#### Checking the reasonableness of answers

Sometimes it can be easy to make a simple error in calculations involving addition. It is important to use knowledge of place value to check whether your answer is reasonable.

With a simple calculation such as 5.7 + 2.1, we round off each number to the nearest whole number and then add to give an estimate. 5.7 is rounded to 6 and 2.1 is rounded to 2. So our estimate is 6 + 2 = 8.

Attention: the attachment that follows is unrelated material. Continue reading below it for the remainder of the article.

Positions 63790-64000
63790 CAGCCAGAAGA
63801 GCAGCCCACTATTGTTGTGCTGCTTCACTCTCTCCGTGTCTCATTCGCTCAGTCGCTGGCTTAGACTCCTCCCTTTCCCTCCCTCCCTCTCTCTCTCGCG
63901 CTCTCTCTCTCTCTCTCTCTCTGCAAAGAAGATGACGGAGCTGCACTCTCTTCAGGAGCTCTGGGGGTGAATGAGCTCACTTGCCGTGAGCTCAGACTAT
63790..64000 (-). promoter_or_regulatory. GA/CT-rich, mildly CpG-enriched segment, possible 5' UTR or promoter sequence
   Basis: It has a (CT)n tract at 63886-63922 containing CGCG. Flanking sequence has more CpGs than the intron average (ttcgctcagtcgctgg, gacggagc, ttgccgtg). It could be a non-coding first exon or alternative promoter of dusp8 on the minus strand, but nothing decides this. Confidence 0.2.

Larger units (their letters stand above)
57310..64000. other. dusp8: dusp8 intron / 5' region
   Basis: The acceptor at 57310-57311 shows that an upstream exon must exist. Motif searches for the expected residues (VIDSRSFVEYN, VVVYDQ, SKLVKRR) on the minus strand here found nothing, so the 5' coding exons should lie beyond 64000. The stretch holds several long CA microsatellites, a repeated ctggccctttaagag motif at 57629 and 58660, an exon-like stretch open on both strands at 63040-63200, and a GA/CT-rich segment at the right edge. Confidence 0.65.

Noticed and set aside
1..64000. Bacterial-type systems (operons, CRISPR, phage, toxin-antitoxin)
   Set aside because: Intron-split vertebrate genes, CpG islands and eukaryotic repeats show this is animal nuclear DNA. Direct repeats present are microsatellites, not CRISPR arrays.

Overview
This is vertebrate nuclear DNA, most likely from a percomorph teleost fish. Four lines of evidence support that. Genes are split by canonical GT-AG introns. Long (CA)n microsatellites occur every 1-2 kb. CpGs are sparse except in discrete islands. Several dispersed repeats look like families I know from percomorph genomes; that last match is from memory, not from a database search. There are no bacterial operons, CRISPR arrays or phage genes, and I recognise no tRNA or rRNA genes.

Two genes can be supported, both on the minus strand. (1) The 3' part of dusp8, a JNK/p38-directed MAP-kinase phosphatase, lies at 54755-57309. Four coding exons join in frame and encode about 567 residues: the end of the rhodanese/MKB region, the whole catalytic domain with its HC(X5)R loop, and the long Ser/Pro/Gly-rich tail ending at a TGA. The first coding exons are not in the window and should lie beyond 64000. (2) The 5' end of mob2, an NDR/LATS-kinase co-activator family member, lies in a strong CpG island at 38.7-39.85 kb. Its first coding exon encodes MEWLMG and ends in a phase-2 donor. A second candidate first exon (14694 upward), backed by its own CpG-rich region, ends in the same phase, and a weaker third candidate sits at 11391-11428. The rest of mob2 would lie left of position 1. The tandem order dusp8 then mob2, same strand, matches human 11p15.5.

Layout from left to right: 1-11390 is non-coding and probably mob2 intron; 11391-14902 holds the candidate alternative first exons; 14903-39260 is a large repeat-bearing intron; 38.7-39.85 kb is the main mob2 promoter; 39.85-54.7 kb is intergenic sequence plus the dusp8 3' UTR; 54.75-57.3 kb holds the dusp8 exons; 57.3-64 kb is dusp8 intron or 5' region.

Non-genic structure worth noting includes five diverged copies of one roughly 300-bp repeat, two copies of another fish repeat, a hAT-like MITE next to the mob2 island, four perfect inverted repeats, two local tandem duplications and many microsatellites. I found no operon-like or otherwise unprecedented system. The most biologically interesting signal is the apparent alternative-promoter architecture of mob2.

The use of a number line helps to make this more evident:

When you do the calculation, you find you are correct.

5 | . | 7 | |

+ | 2 | . | 1 |

7 | . | 8 |

If the numbers being added involve hundredths, the number line can clearly demonstrate how to round to the nearest whole number:

34.87 + 21.17 =

34.87 is rounded to 35 and 21.17 is rounded to 21.

35 + 21 is equal to 56.

When we do the calculation, we can see that the estimate is close to the answer:

3 | 4 | . | 8 | 7 | |

+ | 2 | \(1_1\) | . | \(1_1\) | 7 |

5 | 6 | . | 0 | 4 |